Canada never ceases to amaze just about anyone who sets foot in the country. One of its most interesting locations is Newfoundland and Labrador, the country’s most easterly province and perhaps one of its most charming provinces. Aside from being known for its thriving mining industry, the area has a lot of interesting historical points and facts that tourists and outsiders may not know about. Let’s explore some of them and get to know Newfoundland and Labrador a little better.
1. The Province’s Official Name
While many people call it Newfoundland as it’s shorter, that’s not entirely correct. The full and official name of the province since 2001 is Newfoundland and Labrador. It was changed to recognize the enormous tract of land included within its borders. It was formerly known as the island of Newfoundland and was called Terra Nova by the European colonists when they first settled there.
2. Reaching the Island
As mentioned before, Canada’s Newfoundland and Labrador is essentially its own island that can only be reached by air or sea. Although Labrador is attached to the Canadian mainland, Newfoundland itself is a large island detached from it. Those who are planning to visit the island can either ride a ferry or a plane to reach it.
3. Wildlife Facts
A few select wildlife species live on the island. You won’t actually find any crickets, porcupines, skunks, snakes or even deer there. However, Newfoundland and Labrador is known for its vast population of moose that was introduced to the island over 100 years ago. Now, they number at around more than 100,000, making moose sightings quite a common occurrence there.
4. UNESCO Sites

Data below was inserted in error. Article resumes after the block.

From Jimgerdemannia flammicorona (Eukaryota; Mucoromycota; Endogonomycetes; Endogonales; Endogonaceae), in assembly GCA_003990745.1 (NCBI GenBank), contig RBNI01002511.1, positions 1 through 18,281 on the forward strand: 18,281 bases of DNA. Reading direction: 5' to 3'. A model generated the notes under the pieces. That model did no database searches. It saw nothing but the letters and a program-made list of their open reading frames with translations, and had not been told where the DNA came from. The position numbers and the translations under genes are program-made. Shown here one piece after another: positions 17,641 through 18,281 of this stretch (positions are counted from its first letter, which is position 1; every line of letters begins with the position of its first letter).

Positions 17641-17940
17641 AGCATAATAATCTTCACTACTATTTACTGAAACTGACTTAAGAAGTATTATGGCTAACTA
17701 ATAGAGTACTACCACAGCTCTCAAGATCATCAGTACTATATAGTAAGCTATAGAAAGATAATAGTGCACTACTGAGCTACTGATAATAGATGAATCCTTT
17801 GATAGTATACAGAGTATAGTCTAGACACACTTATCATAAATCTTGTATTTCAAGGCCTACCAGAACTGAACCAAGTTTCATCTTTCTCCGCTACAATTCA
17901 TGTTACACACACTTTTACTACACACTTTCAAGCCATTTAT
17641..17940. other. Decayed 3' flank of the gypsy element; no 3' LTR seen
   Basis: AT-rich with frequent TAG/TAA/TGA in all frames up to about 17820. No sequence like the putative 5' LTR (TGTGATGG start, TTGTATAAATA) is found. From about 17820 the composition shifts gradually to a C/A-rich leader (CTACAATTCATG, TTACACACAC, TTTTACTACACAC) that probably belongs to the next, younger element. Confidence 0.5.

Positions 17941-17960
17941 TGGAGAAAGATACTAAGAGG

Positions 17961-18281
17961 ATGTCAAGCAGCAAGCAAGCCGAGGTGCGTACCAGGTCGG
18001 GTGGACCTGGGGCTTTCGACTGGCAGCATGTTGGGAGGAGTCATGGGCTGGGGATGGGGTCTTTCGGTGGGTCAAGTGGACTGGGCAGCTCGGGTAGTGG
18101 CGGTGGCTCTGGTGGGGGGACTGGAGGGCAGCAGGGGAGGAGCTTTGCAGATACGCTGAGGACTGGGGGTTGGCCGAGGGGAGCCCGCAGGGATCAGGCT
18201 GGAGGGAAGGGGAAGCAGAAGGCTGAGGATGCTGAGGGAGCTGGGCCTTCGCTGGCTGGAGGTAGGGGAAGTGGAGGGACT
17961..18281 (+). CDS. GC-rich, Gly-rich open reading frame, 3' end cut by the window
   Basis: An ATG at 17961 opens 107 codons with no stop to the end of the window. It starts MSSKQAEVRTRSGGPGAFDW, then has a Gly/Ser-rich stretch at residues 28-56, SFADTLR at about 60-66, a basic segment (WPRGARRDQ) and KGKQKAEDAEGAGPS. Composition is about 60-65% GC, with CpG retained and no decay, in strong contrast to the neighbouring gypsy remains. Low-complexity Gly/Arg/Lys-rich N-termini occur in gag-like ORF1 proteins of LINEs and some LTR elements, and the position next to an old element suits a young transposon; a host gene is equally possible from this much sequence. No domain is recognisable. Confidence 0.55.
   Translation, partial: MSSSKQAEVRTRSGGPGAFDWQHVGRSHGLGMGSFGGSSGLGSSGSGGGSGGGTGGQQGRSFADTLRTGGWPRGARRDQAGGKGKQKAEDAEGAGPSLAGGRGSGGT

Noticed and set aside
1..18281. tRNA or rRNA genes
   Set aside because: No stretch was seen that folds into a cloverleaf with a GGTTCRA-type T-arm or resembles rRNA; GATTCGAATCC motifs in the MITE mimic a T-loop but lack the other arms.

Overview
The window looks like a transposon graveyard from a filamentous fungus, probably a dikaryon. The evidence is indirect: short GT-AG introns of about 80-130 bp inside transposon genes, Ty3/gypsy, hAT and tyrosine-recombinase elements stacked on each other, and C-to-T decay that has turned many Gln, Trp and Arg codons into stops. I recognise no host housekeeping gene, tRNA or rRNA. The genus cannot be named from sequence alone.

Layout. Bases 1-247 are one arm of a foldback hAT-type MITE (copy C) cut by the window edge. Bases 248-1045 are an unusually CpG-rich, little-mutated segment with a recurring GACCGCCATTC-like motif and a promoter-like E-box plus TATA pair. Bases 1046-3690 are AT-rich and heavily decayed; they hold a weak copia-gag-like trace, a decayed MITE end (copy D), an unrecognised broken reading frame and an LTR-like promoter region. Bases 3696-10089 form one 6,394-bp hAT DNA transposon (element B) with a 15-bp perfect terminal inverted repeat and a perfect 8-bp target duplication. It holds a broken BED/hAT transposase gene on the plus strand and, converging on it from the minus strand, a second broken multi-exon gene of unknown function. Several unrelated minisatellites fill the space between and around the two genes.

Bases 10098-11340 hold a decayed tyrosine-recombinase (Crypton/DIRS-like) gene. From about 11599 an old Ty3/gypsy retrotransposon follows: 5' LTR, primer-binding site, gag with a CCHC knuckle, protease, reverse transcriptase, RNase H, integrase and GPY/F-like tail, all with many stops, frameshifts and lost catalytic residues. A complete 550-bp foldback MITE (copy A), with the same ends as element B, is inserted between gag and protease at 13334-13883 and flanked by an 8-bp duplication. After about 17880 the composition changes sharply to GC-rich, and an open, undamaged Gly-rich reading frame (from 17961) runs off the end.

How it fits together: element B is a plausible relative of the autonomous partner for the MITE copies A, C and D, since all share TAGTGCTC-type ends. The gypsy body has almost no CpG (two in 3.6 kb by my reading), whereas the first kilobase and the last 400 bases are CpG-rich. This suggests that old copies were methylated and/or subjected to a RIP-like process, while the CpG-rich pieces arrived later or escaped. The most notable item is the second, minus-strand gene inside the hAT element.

There’s a reason why many tourists love to visit Newfoundland and Labrador, and that’s because of its unique historical sites. Out of all the UNESCO World Heritage Sites in the world, four of them can be found on the island, namely:
- Gros Morne National Park
- L’Anse aux Meadows National Historic Site
- Red Bay National Historic Site
- Mistaken Point
The last entry is a fossil site located at the south-eastern tip of Newfoundland and Labrador. Mistaken Point has been recognized as a heritage site due to the 17-km long strip of rugged coastal cliffs where a huge assemblage of large fossils can be found.
5. Home of Vikings
Long before Christopher Columbus “discovered” the new world, explorers before him had already sailed to Newfoundland and Labrador. In fact, the Viking explorer Leif Erikson had sailed to Greenland and Newfoundland way back in the 11th century. Newfoundland and Labrador was actually the home of several Viking colonies, which were discovered in the 1960s. Now, the site has been forever immortalized as the L’Anse aux Meadows National Historic Site, which is also recognized by UNESCO.
Newfoundland and Labrador is truly an exciting and wonderful place to visit. The area never falls short of its breathtaking sites known for their beauty and rich history. If you’re planning to visit Canada any time soon, consider visiting Newfoundland and Labrador and have the time of your life.
Newfoundland Gold is an alliance of companies focused on the advancement of mineral exploration and mining projects in Canada’s Newfoundland. Mining in Newfoundland is one of the province’s largest and oldest industries up to date, and we continue this legacy through this alliance built by some of the province’s mining industry giants. Sign up for our newsletter to receive updates about Newfoundland Gold and its members.